Plans for 2018

I don’t usually put all my running eggs in one basket. But 2018 is all about one race: the Monarch’s Way. 614 miles, and no finishers (from 6 starters) in the 2 years it’s been running.

I’ve got a sabbatical from the teaching and admin bit of my job in the Spring semester. And no, `sabbatical’ isn’t a fancy name for a holiday. I’ll be spending my working hours trying to solve all of the problems of the Universe, literally. But it does mean I can take annual leave during term time, which is an opportunity to enter races I can’t usually do. My plan had always been to do one of the long Arctic races. However I’d like to do a shorter ‘snow’ race, like the Rovaniemi 150 first, and, thanks to my lecturing schedule the last few years, I haven’t managed to. Plus my ‘wonky finger’, while otherwise well recovered, doesn’t like the cold. So wet and muddy England it is.

45 miles a day for a fortnight doesn’t sound that hard. But some pretty serious, experienced ultra-runners have tried to finish the Monarch’s Way and failed. I found out why on my first recce weekend back in May. There are some sections of nice, runnable canal tow-paths. But the majority of it is fiddly to navigate, over-grown, muddy field paths. I stopped and went home early, legs slashed to bits from thrashing my way through crops and thoroughly demoralised by quite how hard it was to even average 3mph. A few more reces and I’ve come to terms with the reality of the MW. And will even admit to enjoying some stretches of it.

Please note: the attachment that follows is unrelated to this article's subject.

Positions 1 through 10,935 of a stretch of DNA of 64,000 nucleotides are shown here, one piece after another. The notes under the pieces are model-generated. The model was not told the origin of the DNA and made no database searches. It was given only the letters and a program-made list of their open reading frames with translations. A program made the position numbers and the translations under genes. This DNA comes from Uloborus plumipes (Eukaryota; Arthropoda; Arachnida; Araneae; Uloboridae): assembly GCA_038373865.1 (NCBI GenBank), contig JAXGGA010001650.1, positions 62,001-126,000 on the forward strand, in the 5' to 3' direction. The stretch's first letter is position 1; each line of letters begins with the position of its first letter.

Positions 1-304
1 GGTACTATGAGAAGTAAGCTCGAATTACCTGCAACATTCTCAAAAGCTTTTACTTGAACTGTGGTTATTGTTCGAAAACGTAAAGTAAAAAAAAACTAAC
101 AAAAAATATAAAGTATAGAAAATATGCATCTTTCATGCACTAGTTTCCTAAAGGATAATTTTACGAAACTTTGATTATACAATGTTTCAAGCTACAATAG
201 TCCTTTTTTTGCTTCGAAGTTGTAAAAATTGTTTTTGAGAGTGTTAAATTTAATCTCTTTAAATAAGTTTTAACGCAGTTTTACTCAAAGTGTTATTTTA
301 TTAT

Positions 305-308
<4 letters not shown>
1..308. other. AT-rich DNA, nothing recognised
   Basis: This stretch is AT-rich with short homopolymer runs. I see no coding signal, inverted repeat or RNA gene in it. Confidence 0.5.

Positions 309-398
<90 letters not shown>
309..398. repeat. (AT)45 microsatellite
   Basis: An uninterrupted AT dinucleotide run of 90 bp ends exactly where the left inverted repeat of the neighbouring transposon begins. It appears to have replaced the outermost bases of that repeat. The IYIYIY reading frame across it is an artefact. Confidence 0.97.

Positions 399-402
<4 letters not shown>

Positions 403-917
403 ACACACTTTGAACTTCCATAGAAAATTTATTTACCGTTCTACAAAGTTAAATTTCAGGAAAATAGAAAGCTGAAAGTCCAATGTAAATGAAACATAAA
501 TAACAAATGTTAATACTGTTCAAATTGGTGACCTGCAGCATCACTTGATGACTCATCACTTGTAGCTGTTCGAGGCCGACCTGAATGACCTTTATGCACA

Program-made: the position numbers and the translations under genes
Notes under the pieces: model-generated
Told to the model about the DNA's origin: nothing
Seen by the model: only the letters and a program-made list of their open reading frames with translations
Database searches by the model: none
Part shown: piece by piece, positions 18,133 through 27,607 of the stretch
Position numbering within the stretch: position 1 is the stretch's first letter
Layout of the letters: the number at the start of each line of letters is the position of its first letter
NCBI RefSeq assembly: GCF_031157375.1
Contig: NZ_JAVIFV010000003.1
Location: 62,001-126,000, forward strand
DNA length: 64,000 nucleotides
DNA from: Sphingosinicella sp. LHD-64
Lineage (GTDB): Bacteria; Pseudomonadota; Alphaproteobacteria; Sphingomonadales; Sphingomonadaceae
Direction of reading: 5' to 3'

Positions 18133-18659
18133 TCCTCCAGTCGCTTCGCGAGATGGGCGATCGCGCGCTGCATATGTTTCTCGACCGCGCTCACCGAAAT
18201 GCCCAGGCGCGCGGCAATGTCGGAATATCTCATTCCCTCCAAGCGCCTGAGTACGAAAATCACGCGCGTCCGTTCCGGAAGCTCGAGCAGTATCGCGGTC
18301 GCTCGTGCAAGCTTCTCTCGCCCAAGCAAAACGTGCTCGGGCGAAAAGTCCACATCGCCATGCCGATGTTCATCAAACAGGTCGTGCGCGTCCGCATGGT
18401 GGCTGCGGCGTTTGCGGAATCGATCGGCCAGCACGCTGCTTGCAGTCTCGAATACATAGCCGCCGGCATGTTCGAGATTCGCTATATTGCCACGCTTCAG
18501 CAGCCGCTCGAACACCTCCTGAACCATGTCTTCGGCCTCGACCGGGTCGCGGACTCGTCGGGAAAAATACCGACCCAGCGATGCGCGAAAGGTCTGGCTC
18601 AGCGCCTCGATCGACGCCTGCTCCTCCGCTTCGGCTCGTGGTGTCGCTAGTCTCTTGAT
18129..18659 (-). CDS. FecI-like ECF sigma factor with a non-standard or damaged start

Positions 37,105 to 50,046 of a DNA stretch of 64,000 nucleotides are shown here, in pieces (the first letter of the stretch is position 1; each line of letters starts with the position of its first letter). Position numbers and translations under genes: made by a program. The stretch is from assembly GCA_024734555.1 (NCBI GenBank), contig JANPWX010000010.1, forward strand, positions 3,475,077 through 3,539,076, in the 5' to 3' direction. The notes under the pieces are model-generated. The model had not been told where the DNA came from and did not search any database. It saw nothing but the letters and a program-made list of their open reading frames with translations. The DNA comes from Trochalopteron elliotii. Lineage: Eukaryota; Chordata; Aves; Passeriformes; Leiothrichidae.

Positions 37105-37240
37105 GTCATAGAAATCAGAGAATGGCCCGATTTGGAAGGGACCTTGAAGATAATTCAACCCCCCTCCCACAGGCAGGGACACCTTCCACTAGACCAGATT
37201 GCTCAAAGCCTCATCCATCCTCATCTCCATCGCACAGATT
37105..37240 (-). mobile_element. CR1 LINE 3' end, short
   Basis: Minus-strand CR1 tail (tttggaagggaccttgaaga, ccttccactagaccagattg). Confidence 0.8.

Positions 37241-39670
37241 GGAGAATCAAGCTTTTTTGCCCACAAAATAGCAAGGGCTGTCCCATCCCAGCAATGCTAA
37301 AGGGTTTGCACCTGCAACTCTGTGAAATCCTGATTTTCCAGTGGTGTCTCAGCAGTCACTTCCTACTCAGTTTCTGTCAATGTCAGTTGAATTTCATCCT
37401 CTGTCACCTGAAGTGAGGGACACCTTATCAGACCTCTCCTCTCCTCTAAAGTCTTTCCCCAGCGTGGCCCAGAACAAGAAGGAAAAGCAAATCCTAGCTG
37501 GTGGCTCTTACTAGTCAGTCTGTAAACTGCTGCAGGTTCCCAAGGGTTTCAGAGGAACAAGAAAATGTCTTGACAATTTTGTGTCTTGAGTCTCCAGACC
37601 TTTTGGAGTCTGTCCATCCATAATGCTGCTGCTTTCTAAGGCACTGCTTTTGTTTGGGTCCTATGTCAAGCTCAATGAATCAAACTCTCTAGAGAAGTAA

Normally I try and do a shorter, but still long, race in the run up to my main races. But it’s not clear that a 100 mile race would be particularly good preparation for the MW (although I do definitely want to maintain running fitness, running the runnable bits will be necessary to build a buffer on the cut-offs). Plus I’d like to recce some more of the route, and I haven’t got many free weekends. I got a bit gung-ho about saying yes to work invitations and have ended up with 3 trips to the US and 2 to Europe (and 1 to Swindon...) in the first 5 months of the year.

Post MW, unless I drop out early on, I’ll probably need a couple of months to recover. And then it’s Autumn, and I’ve learnt my lesson about big races and structured training from 2017. So I might go back to my roots and run shorter, low-key ultras (like the High Peak 40 and Round Rotherham 50) for fun, before turning my thoughts to another go at a 24 hour track race in early 2019.


2017 ended on a low note, with exhaustion, injury and a crappy performance at a 24 hour track race. But on the whole it’s been a good running year.

The highlights were pretty good. I really enjoyed Vol State and finished far quicker than I thought I could. I also managed decent PBs at 100 miles and 24 hours in Helsinki back in February, despite sleepiness and puking.

The Viking Way was another DNF, but a better one than in 2016. 131 miles (out of 147) sounds closer than it actually was though. From early on it was clear that I wasn’t running fast enough and the wheels (both mental and physical) finally came off on the infamous Sewestern (mud) lane.